The fact that profits can move wildly up and down and that the company has made losses can be a sign of a very risky business unless it has changed dramatically in its make up recently. What's also interesting is that EBIT is now higher than the last peak in 2005. We need to find out if this due to a booming market or the fact that the company is just bigger. In this case, the most likely explanation is that the housing market is very favourable for builders right now.

Profit margins tell a similar story. In 2014, the company turned 18.6% of its turnover into trading profit. A much higher proportion than at any time during the last ten years. We need to find out why. For example, are its costs lower or is the company selling bigger and more expensive houses and less flats?

Capital turnover measures the amount of sales generated by a business compared with how much money it has invested (capital employed). It is a useful and often overlooked measure of how effective a company is. Back in 2005, Taylor Wimpey was producing £1.33 of sales for every £1 it had invested. Five years later, this value had collapsed to 59p but had recovered to 96p in 2014.

Capital turnover is one of the key drivers of return on capital employed (ROCE or how much profit is made per £1 invested), arguably the best way to see if a business is any good. In fact ROCE can actually be broken down into two separate components:

ROCE = operating margin x Capital turnover

In 2014, ROCE was 17.9% (which is 18.6% operating margin multiplied by 0.96 capital turnover). If you look back to 2005 when ROCE was last at a similar level, profit margins were a lot lower (12.9) but capital turnover was a lot higher (1.33).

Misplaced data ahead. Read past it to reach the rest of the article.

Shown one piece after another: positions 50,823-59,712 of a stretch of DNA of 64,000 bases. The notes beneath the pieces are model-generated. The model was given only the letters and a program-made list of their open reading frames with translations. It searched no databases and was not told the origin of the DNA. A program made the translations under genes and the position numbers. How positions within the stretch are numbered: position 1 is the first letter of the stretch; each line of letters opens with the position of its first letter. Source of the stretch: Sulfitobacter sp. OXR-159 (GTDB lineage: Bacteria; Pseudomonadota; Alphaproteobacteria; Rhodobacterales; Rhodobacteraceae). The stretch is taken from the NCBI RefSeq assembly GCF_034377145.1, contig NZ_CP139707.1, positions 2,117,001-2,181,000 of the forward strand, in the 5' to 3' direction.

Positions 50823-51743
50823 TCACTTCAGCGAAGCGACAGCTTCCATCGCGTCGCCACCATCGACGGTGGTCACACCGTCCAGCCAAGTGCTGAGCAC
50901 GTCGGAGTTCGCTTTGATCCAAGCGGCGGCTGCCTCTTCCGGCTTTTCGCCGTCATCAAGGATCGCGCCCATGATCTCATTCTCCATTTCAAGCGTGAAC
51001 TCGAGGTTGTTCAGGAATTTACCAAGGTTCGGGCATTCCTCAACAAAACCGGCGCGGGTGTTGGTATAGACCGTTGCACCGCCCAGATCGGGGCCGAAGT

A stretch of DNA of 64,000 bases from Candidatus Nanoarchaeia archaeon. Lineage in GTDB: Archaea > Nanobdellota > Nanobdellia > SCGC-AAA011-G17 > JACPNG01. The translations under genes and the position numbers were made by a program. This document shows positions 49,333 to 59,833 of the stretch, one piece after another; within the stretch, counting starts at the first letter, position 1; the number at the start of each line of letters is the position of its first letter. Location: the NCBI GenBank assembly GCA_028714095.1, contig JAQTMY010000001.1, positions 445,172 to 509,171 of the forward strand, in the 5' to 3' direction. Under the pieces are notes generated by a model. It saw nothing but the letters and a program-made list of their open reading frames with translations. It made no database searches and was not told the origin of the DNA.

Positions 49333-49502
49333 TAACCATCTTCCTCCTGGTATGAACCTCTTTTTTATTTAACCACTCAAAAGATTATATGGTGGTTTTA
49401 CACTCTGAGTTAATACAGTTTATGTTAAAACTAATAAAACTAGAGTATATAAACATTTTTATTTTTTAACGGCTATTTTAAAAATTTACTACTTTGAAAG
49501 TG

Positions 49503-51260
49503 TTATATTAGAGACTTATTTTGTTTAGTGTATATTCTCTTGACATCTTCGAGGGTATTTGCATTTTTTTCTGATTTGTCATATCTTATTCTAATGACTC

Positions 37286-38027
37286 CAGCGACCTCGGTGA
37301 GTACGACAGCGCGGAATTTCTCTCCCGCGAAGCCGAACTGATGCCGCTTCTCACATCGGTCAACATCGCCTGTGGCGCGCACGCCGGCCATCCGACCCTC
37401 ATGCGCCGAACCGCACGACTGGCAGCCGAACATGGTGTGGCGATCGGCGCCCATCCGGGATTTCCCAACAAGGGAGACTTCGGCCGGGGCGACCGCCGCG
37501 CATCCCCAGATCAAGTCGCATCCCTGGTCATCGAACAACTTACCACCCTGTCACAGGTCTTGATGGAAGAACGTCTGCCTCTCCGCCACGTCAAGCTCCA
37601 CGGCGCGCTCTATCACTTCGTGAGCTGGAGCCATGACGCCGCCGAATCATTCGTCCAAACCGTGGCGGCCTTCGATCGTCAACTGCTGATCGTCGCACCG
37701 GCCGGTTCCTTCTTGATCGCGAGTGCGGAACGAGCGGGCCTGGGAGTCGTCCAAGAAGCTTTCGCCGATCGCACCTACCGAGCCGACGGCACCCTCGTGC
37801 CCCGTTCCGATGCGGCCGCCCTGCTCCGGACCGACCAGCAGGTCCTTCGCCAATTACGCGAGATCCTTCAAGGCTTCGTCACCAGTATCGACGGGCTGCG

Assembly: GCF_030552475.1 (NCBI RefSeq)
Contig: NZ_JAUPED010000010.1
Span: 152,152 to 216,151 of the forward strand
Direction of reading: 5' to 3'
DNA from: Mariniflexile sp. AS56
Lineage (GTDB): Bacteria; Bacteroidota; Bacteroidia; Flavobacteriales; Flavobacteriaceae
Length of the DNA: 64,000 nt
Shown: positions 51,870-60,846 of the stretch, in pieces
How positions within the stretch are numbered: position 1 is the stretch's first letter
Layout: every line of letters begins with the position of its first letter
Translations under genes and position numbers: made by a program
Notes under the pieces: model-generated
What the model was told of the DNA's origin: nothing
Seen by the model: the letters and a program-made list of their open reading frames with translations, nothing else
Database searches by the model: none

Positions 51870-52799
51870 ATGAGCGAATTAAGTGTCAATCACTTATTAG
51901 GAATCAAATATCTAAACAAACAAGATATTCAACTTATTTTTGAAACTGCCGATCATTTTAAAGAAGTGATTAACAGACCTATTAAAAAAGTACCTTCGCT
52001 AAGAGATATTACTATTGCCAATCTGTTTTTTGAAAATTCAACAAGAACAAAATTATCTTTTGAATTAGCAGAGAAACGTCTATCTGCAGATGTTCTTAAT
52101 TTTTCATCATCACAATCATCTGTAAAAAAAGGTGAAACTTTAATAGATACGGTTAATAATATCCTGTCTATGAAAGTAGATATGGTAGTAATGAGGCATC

This is important! This is telling us that how Taylor Wimpey makes its money has changed. It appears that ROCE is being driven by profit margins - which have rocketed during the last couple of years - rather than selling lots more houses. If house prices were to fall or costs to increase, profit margins could fall and ROCE could fall sharply with it. I'll have more to say on the subject of profit margins shortly.

Looking at the dividend history can tell you a lot about a company and the stability of its profits. Taylor Wimpey used to pay a much bigger dividend that it does now but stopped paying one at all in 2008 and didn't start paying one again until 2011. A company that has slashed its dividend in the past might do so again. Another thing to note is that when the company has paid a dividend, its dividend cover (the number of times earnings per share can pay the dividend per share) has always been high which may be a warning to investors that the company needs a big buffer of profits to maintain a dividend because profits can and do fall sharply when times are tough.

Taylor Wimpey's profits have been on a sharp upwards trend. Based on analysts' forecasts for EPS and dividends this is expected to continue. Forecasts always need to be treated with caution as often they are little more than a guess that a current trend will continue. Very few analysts predicted that builders would lose money in 2008 back in 2007. However, history tells us that profits can move sharply up and down in a very short space of time and will probably do so again.

Dividend forecasts also need to be carefully considered. The big increase expected from 2014 to 2015 actually reflects a special one-off dividend that is expected to be paid. Bear this in mind if you are looking for a share with a high dividend yield. Without a one-off payment the yield could be a lot smaller than its first appears to be.

Financial strength

A business where profits can fall sharply shouldn't have lots of borrowed money. If it has any borrowings it should make sure that its profits can comfortably pay the interest owed on them. For a business like Taylor Wimpey, I'd be looking for interest cover of at least ten times - something it hasn't had until 2013. In 2014, interest cover was a very healthy 33 times which should be very reassuring for shareholders.